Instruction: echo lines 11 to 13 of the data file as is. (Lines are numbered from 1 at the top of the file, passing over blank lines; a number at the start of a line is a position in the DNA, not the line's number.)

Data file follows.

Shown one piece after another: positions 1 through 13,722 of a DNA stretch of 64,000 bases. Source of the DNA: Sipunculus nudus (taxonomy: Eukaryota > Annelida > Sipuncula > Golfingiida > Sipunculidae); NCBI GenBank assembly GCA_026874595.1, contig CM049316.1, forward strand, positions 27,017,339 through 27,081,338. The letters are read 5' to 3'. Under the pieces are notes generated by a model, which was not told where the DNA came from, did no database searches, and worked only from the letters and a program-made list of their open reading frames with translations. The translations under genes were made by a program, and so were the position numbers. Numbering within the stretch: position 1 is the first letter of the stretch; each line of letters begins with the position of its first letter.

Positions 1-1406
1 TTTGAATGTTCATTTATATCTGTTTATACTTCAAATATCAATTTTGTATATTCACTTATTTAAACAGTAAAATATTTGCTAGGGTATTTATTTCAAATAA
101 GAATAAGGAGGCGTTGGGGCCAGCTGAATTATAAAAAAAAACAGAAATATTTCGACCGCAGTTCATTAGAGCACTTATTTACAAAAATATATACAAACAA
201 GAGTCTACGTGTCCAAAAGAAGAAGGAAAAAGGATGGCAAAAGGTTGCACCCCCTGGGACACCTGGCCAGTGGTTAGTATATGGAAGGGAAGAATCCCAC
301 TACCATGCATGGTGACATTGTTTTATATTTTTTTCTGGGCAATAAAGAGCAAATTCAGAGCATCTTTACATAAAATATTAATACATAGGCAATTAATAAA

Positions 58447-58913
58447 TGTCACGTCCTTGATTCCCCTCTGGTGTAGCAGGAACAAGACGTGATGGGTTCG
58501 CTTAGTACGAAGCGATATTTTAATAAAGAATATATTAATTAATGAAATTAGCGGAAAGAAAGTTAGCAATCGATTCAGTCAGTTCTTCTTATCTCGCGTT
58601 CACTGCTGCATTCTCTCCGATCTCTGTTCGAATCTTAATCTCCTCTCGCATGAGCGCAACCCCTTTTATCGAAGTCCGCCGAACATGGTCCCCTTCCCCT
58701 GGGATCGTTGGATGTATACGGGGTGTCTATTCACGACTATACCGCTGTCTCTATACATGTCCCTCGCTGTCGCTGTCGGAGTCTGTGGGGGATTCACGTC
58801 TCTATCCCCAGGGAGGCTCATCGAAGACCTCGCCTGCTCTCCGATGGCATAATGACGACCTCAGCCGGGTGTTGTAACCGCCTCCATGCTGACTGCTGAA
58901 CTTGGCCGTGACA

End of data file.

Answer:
58701 GGGATCGTTGGATGTATACGGGGTGTCTATTCACGACTATACCGCTGTCTCTATACATGTCCCTCGCTGTCGCTGTCGGAGTCTGTGGGGGATTCACGTC
58801 TCTATCCCCAGGGAGGCTCATCGAAGACCTCGCCTGCTCTCCGATGGCATAATGACGACCTCAGCCGGGTGTTGTAACCGCCTCCATGCTGACTGCTGAA
58901 CTTGGCCGTGACA